1. 6.W.9.1 Apply grade 6 Reading standards to literature (e.g., “Compare and contrast texts in different forms or genres [e.g., stories and poems; historical novels and fantasy stories] in terms of their approaches to similar themes and topics”).
    2. 6.W.9.2 Apply grade 6 Reading standards to literary nonfiction (e.g., “Trace and evaluate the argument and specific claims in a text, distinguishing claims that are supported by reasons and evidence from claims that are not”).

Range of Writing

  1. 6.W.10 Write routinely over extended time frames (time for research, reflection, and revision) and shorter time frames (a single sitting or a day or two) for a range of discipline-specific tasks, purposes, and audiences.

Grade 7

Text Types and Purposes

  1. 7.W.1 Write arguments to support claims with clear reasons and relevant evidence.
    1. 7.W.1.1 Introduce claim(s), acknowledge alternate or opposing claims, and organize the reasons and evidence logically.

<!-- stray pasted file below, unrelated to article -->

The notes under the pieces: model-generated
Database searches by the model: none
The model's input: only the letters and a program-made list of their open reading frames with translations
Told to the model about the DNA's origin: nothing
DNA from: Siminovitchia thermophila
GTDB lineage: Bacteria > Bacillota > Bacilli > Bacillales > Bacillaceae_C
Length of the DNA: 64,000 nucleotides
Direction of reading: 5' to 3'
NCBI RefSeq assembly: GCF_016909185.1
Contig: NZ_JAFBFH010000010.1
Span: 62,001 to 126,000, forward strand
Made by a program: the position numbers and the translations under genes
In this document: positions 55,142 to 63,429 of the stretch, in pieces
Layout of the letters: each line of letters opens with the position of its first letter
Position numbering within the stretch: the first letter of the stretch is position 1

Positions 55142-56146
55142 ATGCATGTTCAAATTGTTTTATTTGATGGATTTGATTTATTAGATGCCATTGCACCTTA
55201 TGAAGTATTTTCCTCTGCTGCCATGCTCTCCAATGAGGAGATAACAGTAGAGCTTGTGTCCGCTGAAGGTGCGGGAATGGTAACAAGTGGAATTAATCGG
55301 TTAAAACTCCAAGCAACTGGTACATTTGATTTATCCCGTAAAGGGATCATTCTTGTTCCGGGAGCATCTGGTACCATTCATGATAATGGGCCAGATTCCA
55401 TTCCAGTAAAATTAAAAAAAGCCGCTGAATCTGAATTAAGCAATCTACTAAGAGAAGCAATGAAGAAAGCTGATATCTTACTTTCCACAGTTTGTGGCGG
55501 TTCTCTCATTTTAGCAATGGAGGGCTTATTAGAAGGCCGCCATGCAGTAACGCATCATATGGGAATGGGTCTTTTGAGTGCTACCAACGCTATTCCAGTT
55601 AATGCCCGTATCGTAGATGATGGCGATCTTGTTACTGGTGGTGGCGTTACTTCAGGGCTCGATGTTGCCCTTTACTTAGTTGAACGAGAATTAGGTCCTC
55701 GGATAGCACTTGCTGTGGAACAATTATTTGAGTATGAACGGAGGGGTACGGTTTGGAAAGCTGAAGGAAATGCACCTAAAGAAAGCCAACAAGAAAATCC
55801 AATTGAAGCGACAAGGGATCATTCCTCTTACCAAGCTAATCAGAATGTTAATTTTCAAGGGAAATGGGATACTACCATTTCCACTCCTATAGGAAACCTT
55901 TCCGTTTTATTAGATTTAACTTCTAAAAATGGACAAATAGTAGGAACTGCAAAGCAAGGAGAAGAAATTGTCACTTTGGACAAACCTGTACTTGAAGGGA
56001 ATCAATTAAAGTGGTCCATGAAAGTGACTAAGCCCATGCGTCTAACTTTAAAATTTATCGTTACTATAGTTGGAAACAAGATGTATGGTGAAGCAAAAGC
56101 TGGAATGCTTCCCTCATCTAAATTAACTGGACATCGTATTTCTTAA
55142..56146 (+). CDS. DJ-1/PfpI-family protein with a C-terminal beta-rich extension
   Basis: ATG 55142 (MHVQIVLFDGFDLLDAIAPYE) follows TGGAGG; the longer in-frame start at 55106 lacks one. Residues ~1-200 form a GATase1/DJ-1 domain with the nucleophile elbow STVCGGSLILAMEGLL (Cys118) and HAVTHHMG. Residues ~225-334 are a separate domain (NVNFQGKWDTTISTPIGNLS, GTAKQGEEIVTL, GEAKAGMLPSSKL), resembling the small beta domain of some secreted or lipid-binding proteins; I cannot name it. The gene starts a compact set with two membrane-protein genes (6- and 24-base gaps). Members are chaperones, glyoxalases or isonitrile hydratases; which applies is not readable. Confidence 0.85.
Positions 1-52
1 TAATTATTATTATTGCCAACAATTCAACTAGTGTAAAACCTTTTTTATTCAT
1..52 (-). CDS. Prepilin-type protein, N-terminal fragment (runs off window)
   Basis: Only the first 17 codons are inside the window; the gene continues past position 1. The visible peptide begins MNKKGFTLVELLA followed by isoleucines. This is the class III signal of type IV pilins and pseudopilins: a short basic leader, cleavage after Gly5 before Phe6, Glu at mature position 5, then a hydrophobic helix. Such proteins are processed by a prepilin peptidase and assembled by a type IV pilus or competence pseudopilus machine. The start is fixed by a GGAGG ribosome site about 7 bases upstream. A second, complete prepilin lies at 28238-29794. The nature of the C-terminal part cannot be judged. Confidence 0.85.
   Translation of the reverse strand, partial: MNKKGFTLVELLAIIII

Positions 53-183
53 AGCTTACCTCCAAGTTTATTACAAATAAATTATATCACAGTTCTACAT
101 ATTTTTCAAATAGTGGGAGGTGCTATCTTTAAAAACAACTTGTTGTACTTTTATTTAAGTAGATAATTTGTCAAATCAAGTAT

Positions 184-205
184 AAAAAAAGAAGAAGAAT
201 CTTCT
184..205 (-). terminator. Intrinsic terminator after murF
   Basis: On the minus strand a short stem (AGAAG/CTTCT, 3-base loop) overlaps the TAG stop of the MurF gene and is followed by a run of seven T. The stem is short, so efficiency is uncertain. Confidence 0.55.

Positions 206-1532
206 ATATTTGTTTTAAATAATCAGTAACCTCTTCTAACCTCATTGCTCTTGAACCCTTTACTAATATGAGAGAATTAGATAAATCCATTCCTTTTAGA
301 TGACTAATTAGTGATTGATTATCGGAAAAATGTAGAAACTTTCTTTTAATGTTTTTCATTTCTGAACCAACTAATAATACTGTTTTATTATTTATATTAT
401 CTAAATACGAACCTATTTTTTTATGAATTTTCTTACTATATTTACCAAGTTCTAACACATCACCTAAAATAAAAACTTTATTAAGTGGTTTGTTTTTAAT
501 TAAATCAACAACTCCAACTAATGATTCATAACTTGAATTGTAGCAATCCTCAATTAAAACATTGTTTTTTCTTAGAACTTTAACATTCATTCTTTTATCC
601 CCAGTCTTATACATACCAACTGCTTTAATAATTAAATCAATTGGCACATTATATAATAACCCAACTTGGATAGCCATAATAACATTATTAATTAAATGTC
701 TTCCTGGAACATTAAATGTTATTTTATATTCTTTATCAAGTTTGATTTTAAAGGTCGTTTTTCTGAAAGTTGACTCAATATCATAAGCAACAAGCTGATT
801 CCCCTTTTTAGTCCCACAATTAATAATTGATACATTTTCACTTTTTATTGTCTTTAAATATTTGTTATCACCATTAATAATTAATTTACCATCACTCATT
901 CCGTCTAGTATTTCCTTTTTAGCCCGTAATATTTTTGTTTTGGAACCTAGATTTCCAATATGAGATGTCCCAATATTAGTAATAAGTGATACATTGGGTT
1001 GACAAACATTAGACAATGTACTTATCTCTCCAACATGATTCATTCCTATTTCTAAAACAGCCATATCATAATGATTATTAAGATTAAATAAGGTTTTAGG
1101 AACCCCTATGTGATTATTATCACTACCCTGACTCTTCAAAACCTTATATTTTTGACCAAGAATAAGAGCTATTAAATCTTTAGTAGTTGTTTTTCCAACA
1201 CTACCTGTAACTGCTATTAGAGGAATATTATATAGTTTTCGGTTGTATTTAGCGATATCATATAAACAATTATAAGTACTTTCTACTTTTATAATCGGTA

2. 7.W.1.2 Support claim(s) with logical reasoning and relevant evidence, using accurate, credible sources and demonstrating an understanding of the topic or text.
    3. 7.W.1.3 Use words, phrases, and clauses to create cohesion and clarify the relationships among claim(s), reasons, and evidence.
    4. 7.W.1.4 Establish and maintain a formal style.
    5. 7.W.1.5 Provide a concluding statement or section that follows from and supports the argument presented.
  2. 7.W.2 Write informative/explanatory texts to examine a topic and convey ideas, concepts, and information through the selection, organization, and analysis of relevant content.
    1. 7.W.2.1 Introduce a topic clearly, previewing what is to follow; organize ideas, concepts, and information, using strategies such as definition, classification, comparison/contrast, and cause/effect; include formatting (e.g., headings), graphics (e.g., charts, tables), and multimedia when useful to aiding comprehension.
    2. 7.W.2.2 Develop the topic with relevant facts, definitions, concrete details, quotations, or other information and examples.
    3. 7.W.2.3 Use appropriate transitions to create cohesion and clarify the relationships among ideas and concepts.
    4. 7.W.2.4 Use precise language and domain-specific vocabulary to inform about or explain the topic.
    5. 7.W.2.5 Establish and maintain a formal style.
    6. 7.W.2.6 Provide a concluding statement or section that follows from and supports the information or explanation presented.
  3. 7.W.3 Write narratives to develop real or imagined experiences or events using effective technique, relevant descriptive details, and well-structured event sequences.